Tim Roskruge, of Barfoot & Thompson, sold a two-bedroom apartment at 31/241 Hinemoa St for $382,500. This apartment is in the popular apartment block named The Birkenhead that is next to the Highbury Shopping Centre. Anne Lepper, from the same agency, sold at auction a three-bedroom unit for $625,000 at 4/240 Onewa Rd. This home is renovated and handy to transport and the shopping centre. Also sold for the first time ever was 33 Tui Glen Rd by Barfoot & Thompson's Yvette Plunkett for $796,000 at auction. This property has three bedrooms and is on an 809sq m site with views to the Sky Tower. Diane Lundquist, of Harcourts, sold 1/15 Titiwai Pl, a three-bedroom, two-bathroom home, for $495,000. Harcourts' Suzie Parkyn achieved a sale price of $801,000 for 18 Rawene Rd, a four-bedroom, two-bathroom home. Terry Connell, of Harcourts, sold 66 Roseberry Ave, a three-bedroom, one-bathroom home, for $740,000. A four-bedroom, two-bathroom home at 13 Catrina Ave marketed by Peter Jones, of Harcourts, sold for $870,000. David Hibbins, from the same agency, sold a three-bedroom, one-bathroom weatherboard home at 22B Colonial Rd for $539,000. He also sold a four-bedroom, two-bathroom home with modern kitchen at 7A Maunganui Rd for $1.1 million. Maurice Bush, of Harcourts, sold a character home at 154 Hinemoa St for $1.258 million.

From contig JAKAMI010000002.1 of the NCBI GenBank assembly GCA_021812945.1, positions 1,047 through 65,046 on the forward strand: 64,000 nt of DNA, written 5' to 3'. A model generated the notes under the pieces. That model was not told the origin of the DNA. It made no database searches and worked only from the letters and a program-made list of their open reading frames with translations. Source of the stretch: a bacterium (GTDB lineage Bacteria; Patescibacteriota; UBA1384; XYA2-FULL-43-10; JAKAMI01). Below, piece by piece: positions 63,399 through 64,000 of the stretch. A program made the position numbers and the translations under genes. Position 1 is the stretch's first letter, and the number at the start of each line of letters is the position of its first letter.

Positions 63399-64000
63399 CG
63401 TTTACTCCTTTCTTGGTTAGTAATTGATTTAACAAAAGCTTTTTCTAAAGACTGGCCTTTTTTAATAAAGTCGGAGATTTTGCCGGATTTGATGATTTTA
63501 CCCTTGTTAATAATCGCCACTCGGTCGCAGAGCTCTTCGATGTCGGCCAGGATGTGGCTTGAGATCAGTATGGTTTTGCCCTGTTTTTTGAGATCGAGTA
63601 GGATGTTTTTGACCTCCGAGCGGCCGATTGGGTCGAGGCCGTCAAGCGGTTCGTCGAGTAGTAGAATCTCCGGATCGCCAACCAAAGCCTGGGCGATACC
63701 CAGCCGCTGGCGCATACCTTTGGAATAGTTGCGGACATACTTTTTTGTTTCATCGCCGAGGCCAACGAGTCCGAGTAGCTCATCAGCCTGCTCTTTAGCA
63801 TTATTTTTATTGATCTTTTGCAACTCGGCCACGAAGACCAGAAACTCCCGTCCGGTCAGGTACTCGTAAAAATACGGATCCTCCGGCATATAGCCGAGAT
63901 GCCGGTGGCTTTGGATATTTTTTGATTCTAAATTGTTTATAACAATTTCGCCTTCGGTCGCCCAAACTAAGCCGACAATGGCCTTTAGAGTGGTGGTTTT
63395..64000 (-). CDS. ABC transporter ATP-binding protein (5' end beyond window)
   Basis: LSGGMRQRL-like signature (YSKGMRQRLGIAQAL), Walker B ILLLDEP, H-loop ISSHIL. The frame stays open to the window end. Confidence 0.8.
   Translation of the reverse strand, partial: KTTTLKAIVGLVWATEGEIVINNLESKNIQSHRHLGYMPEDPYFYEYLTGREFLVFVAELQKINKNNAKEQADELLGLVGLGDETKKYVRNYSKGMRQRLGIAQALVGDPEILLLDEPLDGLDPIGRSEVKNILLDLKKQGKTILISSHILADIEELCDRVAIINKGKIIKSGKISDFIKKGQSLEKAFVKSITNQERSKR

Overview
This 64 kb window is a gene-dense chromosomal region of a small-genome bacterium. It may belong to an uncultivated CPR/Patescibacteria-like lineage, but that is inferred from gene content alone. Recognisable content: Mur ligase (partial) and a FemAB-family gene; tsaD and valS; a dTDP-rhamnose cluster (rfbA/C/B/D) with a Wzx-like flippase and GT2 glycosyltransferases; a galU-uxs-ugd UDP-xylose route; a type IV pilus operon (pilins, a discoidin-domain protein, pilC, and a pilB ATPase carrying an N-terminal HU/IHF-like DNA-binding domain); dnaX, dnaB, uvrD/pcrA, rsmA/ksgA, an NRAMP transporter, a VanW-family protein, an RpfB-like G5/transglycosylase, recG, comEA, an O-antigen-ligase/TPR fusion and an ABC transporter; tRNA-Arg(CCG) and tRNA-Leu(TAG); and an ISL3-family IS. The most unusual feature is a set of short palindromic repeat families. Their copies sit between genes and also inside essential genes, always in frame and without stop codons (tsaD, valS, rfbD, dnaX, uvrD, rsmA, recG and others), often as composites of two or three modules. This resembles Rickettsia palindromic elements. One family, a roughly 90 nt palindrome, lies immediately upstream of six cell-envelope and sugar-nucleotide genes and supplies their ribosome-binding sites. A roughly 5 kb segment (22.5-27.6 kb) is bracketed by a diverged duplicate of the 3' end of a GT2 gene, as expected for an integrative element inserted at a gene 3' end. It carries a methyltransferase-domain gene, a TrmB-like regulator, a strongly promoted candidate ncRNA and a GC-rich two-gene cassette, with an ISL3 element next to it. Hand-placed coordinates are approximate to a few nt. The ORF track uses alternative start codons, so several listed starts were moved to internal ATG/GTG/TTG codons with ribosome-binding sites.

An entry-level two-bedroom apartment or unit will start in the vicinity of $300,000-plus. A three or four-bedroom family home on a full section will command a price in excess of $800,000. Top-of-the-line cliff top locations will fetch in excess of $2 million.
Generally, a one-bedroom home begins at $280, while a two-bedroom home will fetch $350, moving to $525-plus for a three-bedroom home and $650-plus for a larger four-bedroom residence.
Maritime Tce, Wanganella St, Tizard Rd, Roseberry Ave, Onetaunga Rd.
Schools in the area
Birkenhead Primary, Chelsea Primary, Verran Rd Primary, Northcote College.
LE ROYS BUSH
Popular with walkers, Le Roys Bush has a network of tracks running from Highbury through stands of native trees down through wetland to Little Shoal Bay beach. Made up of three main reserves, Le Roys Bush features streams and a waterfall.
CHELSEA SUGAR REFINERY
The refinery belies its industrial origins as its large grounds have now matured into a beautiful park with gardens, ponds and regenerating bush. The park is private but grants public access, and visitors can venture further afield with nice walks to and through the adjoining Chatswood Reserve and Kauri Point Centennial Park.
HINEMOA ST HOSPITALITY
Away from the main shopping precinct, some good restaurants, bars and cafes are starting to spring up along Hinemoa St - meaning locals don't have to go far for a night out.